Aside from the above situation – tipping is not compulsory, although it is a very fine line as the social expectations are very strong. Think of it like coughing violently in a crowded elevator without covering your mouth – no one can force you to cover it but it’s the height of bad manners. For what many travellers to the USA do not realise, but which is fairly well understood amongst Americans, is that wages in the service industry are often just a few dollars an hour, and tips are expected by both the employer and employee to supplement these very low wages.

For people visiting the USA from countries where service staff are paid good wages, the idea of an industry where low-waged employees can only survive from a tipping culture that is variable and uncertain may seem unfair and overly complicated. However whether you like it or loathe it, tipping is a fact of life in America and it is best to be prepared so that you can do the right and fair thing when it comes to tipping time. It is also worth visitors to the USA remembering that while it can seem unfair to be expected to pay an additional amount in tip; the meal or service you received was most likely much cheaper than it would have been had the employers wages costs been higher.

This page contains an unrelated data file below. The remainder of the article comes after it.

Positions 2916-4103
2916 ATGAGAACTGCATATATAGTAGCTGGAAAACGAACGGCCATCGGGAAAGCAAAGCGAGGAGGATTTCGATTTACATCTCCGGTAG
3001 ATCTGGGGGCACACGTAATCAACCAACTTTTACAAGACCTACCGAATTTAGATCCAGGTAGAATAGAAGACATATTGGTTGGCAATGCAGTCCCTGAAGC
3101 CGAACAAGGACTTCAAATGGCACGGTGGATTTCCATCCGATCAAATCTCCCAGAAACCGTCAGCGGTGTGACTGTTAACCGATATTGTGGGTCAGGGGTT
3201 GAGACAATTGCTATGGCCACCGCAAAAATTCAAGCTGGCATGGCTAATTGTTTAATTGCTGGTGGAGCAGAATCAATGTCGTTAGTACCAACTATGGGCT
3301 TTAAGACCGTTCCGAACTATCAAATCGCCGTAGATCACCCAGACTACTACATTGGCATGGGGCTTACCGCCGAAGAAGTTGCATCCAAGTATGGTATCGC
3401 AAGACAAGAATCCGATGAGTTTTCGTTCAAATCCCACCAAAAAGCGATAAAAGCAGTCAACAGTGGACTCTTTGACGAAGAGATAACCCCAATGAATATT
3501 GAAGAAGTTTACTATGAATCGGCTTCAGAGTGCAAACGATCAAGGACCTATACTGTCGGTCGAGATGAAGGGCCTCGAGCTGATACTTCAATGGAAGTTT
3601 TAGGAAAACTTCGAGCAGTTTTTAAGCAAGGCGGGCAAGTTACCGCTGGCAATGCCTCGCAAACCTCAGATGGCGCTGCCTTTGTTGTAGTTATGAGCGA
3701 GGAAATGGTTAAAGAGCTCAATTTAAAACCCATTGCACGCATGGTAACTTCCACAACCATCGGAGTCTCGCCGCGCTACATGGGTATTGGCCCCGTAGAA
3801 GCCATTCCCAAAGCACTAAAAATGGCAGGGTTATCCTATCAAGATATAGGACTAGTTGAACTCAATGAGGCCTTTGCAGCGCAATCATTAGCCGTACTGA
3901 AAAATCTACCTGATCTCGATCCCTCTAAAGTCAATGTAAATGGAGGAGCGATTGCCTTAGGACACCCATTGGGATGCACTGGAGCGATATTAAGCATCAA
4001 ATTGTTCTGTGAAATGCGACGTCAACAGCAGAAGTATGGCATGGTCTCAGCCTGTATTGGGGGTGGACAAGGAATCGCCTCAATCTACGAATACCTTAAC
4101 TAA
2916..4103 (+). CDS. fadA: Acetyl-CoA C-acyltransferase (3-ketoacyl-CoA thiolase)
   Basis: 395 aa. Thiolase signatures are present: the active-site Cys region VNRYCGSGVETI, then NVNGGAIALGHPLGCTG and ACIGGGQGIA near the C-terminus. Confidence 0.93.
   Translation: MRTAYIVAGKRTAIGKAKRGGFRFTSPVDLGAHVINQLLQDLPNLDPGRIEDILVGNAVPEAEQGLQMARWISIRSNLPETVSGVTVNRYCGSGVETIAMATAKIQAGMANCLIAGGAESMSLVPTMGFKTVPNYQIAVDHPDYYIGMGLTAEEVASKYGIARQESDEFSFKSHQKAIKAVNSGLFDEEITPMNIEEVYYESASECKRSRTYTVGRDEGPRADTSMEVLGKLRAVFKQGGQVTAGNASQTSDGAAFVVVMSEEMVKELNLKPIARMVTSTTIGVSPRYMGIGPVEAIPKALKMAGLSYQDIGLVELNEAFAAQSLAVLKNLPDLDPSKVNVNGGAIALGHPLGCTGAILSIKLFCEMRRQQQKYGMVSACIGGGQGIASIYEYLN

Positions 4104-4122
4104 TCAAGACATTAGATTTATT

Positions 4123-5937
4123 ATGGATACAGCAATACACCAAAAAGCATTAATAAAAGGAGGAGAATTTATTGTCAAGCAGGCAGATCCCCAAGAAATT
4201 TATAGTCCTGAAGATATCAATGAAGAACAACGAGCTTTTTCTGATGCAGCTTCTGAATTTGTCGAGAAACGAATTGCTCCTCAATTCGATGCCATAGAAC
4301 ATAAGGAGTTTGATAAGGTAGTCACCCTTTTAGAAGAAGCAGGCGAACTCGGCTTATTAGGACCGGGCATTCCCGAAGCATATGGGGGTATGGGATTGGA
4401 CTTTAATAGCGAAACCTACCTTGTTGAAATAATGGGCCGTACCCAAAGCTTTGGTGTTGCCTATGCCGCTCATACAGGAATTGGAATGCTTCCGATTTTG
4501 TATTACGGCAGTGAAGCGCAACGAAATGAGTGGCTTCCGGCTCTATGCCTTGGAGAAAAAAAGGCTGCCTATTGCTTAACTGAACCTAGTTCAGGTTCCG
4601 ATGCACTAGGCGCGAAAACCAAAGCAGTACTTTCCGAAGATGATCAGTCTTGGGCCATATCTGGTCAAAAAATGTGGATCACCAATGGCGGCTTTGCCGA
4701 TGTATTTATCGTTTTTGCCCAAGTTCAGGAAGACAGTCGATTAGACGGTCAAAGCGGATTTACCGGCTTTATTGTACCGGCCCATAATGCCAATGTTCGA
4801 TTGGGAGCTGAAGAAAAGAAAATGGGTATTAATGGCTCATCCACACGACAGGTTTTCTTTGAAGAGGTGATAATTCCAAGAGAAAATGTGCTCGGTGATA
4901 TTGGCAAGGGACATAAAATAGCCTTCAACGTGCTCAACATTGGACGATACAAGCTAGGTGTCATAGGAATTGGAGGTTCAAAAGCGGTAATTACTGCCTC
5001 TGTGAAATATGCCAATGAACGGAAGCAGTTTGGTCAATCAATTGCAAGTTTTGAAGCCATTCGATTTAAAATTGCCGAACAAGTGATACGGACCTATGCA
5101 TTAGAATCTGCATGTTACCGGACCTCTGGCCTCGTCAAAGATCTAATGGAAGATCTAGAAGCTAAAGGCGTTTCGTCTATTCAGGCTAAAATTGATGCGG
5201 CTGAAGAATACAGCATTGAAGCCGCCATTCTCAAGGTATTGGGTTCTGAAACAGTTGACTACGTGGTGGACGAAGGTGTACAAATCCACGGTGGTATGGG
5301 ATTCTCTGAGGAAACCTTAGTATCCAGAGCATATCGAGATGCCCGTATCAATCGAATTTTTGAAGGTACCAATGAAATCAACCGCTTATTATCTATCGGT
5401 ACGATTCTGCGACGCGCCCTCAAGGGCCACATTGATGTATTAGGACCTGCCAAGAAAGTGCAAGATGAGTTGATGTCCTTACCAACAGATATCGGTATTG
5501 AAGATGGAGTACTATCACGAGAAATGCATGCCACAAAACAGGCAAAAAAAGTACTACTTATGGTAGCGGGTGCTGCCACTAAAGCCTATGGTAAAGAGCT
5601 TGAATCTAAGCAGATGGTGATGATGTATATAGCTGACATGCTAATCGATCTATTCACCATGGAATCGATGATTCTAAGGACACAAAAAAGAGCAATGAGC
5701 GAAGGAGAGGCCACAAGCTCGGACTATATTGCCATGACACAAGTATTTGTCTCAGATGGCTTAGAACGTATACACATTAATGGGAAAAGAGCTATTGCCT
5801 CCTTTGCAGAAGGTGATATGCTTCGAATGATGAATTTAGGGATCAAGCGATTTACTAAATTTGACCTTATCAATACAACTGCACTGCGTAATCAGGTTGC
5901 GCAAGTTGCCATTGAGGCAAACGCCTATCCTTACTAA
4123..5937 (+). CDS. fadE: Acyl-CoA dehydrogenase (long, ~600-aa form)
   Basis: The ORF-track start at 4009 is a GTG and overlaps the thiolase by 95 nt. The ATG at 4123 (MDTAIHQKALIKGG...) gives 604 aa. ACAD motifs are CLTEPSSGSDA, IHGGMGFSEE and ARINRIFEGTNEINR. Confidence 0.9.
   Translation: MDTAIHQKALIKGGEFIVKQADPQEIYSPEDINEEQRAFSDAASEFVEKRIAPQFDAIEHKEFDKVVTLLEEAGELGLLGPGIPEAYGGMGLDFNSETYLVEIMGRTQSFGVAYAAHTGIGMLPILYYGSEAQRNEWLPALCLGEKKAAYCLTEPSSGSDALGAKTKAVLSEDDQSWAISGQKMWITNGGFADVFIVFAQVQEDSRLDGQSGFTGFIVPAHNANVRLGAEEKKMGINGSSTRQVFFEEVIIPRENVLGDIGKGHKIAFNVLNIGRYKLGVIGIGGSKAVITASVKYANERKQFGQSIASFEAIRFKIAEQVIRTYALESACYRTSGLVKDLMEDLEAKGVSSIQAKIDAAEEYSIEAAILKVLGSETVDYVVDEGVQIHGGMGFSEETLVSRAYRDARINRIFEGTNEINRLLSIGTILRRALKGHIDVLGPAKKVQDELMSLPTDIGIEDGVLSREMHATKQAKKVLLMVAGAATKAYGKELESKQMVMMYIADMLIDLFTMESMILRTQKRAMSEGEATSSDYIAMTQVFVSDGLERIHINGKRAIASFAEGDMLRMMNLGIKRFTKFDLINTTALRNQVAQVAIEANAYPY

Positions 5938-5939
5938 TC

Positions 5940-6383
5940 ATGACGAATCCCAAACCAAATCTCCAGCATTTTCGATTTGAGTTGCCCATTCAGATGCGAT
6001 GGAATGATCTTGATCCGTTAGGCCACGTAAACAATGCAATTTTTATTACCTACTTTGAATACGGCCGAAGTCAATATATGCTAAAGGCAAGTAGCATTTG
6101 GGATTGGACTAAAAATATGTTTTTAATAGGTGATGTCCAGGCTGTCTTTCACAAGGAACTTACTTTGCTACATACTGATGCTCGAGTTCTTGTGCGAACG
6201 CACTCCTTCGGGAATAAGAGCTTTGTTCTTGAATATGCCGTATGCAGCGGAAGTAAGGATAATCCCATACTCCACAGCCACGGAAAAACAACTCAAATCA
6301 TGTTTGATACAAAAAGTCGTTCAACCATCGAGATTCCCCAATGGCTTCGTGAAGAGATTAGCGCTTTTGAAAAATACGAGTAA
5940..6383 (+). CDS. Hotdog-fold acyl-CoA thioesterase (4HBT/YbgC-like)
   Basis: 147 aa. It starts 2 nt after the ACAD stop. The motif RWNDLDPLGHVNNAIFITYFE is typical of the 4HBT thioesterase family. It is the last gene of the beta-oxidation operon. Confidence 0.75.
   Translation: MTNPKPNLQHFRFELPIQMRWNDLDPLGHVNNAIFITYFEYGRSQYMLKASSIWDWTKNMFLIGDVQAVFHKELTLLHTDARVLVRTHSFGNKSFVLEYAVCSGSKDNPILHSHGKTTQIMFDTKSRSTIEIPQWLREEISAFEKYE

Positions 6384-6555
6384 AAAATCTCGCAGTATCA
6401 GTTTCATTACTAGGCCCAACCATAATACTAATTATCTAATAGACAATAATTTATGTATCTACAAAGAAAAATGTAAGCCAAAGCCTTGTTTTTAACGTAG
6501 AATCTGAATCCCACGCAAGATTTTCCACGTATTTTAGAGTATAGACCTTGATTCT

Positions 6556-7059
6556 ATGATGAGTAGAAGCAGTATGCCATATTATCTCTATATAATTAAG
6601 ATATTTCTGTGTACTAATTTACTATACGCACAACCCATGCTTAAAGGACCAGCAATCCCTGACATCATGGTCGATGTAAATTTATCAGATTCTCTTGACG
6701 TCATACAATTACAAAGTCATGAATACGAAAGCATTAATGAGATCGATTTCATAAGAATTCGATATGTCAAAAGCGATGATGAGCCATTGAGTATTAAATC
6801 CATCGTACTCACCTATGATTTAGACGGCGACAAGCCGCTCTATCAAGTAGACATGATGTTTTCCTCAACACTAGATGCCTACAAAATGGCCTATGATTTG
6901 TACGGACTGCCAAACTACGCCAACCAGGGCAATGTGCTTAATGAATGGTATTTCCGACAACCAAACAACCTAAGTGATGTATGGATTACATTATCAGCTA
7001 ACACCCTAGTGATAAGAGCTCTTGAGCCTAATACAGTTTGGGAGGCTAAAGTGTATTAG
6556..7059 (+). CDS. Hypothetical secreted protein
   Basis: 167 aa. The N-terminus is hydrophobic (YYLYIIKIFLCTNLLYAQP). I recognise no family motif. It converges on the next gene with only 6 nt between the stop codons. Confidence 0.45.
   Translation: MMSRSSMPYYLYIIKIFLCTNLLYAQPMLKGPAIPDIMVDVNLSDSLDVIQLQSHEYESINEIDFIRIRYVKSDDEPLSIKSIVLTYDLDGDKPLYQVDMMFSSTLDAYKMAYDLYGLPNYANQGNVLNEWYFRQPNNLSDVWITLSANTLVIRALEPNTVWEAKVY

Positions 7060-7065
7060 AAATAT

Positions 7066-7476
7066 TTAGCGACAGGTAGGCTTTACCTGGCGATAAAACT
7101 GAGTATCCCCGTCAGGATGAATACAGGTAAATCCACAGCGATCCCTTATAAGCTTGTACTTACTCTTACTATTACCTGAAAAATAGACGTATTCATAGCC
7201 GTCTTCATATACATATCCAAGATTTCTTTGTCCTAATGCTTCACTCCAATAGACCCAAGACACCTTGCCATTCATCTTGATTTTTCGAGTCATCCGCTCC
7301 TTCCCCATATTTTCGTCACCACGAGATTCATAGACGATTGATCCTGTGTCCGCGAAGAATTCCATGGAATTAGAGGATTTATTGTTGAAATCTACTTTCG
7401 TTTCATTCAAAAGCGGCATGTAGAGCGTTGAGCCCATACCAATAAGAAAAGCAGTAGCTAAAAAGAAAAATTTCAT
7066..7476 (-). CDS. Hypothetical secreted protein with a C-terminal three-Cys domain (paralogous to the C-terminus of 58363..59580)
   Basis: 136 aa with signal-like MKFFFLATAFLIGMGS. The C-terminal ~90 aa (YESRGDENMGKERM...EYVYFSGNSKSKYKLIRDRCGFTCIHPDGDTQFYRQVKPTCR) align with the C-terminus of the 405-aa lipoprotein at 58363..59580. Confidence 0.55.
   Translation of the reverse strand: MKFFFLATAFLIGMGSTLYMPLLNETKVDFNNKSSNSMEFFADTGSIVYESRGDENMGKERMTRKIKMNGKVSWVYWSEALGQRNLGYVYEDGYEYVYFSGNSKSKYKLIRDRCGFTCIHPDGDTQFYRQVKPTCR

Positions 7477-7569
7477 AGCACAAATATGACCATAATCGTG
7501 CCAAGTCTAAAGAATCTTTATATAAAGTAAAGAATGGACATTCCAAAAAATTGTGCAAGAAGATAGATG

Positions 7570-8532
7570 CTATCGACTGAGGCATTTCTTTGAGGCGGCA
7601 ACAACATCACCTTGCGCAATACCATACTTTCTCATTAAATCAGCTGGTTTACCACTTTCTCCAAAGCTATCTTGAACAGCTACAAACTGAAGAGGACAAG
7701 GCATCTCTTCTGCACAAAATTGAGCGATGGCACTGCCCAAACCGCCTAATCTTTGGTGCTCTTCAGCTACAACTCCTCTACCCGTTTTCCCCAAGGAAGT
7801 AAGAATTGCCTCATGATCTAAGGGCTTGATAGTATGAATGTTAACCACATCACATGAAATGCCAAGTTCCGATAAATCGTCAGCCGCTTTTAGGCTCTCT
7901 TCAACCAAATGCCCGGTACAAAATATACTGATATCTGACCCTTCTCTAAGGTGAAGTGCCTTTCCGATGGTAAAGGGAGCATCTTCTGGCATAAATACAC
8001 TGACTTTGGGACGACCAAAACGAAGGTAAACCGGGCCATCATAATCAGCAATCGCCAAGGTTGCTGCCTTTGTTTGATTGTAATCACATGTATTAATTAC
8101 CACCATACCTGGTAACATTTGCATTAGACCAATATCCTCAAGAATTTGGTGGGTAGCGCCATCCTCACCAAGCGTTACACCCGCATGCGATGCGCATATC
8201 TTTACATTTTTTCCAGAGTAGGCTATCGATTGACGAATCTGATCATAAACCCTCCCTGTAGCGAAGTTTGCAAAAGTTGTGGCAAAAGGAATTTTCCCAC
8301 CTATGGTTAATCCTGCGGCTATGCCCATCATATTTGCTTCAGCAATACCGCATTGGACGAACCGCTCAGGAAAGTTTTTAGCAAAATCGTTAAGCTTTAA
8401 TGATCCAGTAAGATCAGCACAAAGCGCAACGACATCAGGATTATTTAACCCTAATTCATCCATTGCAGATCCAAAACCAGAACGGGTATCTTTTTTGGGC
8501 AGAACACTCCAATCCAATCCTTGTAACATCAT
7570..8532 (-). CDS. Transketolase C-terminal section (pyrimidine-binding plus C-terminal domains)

Which situations require a tip?
While many travellers on their first visit to the USA will be aware they are expected to tip in most restaurants, it is not commonly known that tipping is also expected in other service situations such as hotels, airports, taxis, bars, beauticians, hairdressers and certain therapists. This is where many travellers can feel confused and even a little anxious about getting it right. As an outsider it can be difficult at times to understand what is fairly included in the bill, and what can be considered additional service that requires a tip. For example if you have just checked into a hotel and tipped both the valet and bellhop, do you also have to tip housekeeping when they bring you extra pillows because there were only a couple on the bed when you arrived? Sometimes this comes down to an individual judgement call, but below are some guidelines that can help you to decide.

How much to tip?